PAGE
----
Tuesday Must Reads: Oakland Schools to Get More Money from State Budget; Apple Agrees to Put Kill Switch in iPhones



Stories you shouldn’t miss:

1. Oakland public schools will receive a funding boost next year under a budget deal reached by Governor Jerry Brown and state legislative leaders yesterday. The Mercury News reports that the deal includes the governor’s proposal to direct more money to schools — like those in Oakland — with high numbers of students from low-income families. The deal also calls for increased spending on social service programs for the poor — a provision that state Democratic lawmakers had pushed for.

2. Apple became the first US smartphone maker to agree to install kill switches on its cellular devices in order to address the epidemic of cellphone robberies nationwide, SFGate reports. Oakland, in fact, has become the robbery capital of the nation mostly because of smartphone thefts. The kill switch will allow smartphone owners to make their devices inoperable if stolen. Smartphone companies have been reluctant to install the switches because robberies force victims to buy new phones, which has become a financial boon to the industry as "Apple picking" has gotten out of control.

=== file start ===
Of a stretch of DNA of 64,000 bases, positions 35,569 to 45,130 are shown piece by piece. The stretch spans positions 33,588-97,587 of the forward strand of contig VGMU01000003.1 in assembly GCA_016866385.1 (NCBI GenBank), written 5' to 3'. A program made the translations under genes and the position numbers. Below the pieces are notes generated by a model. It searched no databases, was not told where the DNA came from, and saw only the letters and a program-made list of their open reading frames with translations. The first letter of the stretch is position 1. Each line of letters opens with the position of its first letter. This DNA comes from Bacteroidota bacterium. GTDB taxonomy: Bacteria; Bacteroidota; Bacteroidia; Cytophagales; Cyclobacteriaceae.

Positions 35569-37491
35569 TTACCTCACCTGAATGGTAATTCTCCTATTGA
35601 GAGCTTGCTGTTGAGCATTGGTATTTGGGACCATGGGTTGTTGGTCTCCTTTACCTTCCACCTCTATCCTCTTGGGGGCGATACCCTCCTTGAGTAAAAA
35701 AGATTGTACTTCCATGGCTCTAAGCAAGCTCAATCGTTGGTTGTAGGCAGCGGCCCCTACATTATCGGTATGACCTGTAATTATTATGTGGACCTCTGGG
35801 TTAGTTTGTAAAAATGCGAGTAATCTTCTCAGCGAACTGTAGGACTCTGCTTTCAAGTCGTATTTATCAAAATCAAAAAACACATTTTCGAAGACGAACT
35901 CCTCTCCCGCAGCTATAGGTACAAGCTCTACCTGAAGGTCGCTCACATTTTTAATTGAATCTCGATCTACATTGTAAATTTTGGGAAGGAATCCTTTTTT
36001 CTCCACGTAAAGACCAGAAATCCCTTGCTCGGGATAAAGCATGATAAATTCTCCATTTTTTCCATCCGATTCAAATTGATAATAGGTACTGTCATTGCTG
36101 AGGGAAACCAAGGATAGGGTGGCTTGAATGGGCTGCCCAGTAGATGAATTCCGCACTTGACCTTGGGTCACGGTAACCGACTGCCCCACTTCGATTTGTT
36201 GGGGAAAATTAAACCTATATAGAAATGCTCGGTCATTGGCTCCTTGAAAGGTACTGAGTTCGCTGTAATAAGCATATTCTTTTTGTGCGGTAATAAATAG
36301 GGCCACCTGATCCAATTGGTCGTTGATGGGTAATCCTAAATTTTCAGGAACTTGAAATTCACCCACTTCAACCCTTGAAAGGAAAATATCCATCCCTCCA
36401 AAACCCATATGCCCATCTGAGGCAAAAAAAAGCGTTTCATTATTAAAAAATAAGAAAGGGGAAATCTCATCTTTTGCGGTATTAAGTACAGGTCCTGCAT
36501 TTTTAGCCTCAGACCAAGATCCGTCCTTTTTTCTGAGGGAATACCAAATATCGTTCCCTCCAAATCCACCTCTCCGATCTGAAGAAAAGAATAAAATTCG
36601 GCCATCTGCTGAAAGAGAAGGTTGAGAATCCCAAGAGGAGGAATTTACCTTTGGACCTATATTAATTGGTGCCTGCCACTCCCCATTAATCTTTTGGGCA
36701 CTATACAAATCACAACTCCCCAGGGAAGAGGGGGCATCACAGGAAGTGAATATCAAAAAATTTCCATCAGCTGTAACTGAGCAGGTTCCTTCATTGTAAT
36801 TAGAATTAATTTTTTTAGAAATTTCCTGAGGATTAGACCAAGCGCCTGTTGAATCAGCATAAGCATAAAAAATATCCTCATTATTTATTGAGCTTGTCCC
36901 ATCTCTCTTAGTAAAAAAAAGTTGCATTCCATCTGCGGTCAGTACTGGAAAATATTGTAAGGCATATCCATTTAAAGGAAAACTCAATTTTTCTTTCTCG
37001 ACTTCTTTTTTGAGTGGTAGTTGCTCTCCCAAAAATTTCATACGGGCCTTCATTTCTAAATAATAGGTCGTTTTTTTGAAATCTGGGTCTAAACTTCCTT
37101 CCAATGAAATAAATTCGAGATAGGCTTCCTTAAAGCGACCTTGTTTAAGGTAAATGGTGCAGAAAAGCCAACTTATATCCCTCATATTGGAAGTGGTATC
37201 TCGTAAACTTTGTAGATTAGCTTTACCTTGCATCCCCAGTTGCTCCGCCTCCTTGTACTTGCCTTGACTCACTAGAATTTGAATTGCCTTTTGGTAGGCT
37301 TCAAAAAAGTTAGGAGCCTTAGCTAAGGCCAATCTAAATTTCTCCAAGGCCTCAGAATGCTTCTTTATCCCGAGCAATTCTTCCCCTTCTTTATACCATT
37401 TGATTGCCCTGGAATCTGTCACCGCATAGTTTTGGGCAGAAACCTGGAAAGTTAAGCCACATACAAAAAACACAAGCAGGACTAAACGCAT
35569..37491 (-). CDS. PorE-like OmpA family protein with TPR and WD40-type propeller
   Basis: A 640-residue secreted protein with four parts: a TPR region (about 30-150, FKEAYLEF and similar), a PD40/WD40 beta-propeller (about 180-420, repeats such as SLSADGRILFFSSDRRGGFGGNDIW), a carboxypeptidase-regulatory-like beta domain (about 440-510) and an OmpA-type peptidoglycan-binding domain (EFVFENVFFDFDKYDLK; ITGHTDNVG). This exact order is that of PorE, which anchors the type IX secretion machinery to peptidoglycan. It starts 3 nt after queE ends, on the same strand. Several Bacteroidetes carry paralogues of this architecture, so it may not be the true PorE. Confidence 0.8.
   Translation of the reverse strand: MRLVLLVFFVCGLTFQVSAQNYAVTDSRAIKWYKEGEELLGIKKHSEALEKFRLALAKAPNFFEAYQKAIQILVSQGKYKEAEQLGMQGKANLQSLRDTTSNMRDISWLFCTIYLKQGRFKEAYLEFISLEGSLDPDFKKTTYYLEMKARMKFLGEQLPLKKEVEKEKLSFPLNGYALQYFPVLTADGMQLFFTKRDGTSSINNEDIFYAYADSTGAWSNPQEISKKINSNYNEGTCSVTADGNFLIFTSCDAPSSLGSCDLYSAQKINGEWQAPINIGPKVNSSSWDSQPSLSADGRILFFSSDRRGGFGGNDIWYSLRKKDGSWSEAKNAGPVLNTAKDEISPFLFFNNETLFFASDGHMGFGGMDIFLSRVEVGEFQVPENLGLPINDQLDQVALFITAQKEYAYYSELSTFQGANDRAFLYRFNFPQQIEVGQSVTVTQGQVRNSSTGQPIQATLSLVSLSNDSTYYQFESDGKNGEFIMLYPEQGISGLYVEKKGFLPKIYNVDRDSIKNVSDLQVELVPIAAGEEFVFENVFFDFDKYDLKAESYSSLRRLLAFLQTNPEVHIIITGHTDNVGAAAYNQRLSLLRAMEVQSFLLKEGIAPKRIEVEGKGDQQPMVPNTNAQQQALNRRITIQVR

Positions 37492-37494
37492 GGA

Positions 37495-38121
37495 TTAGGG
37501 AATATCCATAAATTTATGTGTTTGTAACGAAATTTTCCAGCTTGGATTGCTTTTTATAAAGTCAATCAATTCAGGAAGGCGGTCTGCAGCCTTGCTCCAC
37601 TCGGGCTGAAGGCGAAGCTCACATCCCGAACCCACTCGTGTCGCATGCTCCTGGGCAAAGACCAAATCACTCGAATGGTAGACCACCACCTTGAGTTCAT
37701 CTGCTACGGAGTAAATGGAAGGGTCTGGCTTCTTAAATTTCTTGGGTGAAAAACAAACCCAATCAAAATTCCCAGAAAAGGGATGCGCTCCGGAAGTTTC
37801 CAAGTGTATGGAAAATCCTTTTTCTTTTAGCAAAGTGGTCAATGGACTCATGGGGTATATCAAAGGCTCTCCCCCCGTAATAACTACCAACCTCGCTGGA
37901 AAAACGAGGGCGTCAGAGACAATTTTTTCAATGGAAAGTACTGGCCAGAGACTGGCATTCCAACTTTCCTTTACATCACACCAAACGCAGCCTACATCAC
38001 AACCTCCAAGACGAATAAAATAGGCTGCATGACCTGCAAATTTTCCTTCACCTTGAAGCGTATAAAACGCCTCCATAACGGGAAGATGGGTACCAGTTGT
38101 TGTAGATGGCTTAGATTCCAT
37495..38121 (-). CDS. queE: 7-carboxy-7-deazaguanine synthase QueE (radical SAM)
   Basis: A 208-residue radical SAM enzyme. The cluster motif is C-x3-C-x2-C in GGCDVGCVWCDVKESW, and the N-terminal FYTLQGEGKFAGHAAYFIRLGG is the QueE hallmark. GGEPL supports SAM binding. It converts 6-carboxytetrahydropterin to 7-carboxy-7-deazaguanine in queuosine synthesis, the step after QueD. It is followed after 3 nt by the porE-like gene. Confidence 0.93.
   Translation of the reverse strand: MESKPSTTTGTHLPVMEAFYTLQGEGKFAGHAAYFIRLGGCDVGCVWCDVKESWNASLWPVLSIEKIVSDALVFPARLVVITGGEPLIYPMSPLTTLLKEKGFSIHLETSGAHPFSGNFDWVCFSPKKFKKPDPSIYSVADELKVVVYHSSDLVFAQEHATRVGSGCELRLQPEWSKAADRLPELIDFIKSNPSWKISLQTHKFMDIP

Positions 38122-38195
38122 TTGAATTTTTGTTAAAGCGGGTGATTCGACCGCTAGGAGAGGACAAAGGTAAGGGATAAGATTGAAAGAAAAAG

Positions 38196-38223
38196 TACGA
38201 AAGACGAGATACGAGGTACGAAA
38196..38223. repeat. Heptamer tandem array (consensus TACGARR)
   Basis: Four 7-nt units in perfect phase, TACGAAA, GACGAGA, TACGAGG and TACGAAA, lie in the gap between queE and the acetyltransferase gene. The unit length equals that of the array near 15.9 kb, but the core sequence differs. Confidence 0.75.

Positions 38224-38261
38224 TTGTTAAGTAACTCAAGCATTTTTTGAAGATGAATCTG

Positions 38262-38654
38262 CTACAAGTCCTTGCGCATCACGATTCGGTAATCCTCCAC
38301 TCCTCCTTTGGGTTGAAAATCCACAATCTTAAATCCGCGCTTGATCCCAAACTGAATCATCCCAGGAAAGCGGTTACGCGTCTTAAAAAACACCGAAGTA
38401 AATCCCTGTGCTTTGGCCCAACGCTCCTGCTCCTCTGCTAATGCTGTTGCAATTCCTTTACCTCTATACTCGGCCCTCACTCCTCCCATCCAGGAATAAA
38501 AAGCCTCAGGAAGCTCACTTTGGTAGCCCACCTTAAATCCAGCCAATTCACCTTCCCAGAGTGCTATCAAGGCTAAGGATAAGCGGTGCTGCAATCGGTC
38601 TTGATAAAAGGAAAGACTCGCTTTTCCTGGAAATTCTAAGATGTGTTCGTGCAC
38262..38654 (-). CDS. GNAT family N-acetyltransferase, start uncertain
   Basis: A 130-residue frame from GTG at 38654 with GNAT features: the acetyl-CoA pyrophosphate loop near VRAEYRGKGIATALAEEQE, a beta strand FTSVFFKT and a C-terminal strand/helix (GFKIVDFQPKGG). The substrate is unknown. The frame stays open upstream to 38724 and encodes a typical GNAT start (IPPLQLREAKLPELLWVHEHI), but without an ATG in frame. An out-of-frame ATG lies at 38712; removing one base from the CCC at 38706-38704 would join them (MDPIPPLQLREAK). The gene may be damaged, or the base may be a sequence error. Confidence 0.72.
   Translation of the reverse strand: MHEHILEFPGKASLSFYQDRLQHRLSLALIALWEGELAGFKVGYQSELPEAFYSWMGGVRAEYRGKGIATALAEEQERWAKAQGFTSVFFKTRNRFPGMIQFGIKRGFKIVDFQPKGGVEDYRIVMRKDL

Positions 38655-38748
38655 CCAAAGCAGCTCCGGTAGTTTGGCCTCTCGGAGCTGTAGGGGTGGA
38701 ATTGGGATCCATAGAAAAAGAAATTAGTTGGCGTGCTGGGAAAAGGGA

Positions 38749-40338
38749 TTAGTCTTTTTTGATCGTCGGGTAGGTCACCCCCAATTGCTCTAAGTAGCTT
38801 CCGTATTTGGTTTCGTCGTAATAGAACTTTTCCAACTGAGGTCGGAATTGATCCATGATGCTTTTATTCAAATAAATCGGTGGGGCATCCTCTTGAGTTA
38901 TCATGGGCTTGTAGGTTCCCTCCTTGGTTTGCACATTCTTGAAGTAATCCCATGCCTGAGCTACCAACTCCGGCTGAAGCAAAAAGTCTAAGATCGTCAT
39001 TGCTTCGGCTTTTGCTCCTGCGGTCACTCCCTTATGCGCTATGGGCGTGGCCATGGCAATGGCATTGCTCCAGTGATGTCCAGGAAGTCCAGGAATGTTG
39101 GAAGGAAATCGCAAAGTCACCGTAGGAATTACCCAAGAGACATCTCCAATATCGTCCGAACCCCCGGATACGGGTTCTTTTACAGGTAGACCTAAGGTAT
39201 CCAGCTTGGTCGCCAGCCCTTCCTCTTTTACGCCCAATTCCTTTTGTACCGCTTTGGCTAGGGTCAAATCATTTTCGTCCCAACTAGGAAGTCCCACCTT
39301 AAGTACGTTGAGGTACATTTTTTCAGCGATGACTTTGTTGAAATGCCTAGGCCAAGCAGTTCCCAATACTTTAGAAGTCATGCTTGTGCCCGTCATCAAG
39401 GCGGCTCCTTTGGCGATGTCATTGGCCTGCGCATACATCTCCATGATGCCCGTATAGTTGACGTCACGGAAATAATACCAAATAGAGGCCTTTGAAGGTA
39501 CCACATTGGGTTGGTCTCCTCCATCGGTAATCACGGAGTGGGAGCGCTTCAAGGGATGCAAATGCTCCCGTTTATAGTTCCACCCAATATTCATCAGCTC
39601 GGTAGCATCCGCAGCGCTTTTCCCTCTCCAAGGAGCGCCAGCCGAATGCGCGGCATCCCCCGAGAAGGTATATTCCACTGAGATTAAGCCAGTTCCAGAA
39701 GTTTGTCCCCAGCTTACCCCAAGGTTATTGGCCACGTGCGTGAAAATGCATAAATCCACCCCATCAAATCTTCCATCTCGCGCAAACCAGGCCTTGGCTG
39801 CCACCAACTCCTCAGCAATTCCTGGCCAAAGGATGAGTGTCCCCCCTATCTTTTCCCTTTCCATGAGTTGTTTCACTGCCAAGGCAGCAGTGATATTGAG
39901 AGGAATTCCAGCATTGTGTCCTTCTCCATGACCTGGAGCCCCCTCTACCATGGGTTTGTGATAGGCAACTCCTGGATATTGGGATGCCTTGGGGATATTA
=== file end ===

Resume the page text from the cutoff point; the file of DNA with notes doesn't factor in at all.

3. US Senator Dianne Feinstein said she believes that Edward Snowden, the 29-year-old employee of a defense contractor who leaked classified information about the federal government collecting phone data on all Americans, is “guilty of treason,” The Hill reports (via Rough & Tumble). Civil libertarians have called Snowden a “hero,” and are asking President Obama to pardon him. Feinstein has long been a staunch advocate of prosecuting government whistleblowers.

4. Five members of the Oakland City Council have agreed to discuss a controversial plan that would allow the city to divert $3 million from a fund that is supposed to help pay down the city’s long-term debt and use it instead to finance raises for civilian employees, the Trib reports. Council President Pat Kernighan and Councilwoman Libby Schaaf oppose the plan, but councilmembers Larry Reid, Desley Brooks, Noel Gallo, Lynette Gibson-McElhaney, and Dan Kalb agreed to schedule a public hearing on it this Thursday.

5. And state tax revenues were 12 percent — or $596.6 million — higher than expected in May as the state’s economy continues to rebound, the LA Daily News reports (via Rough & Tumble).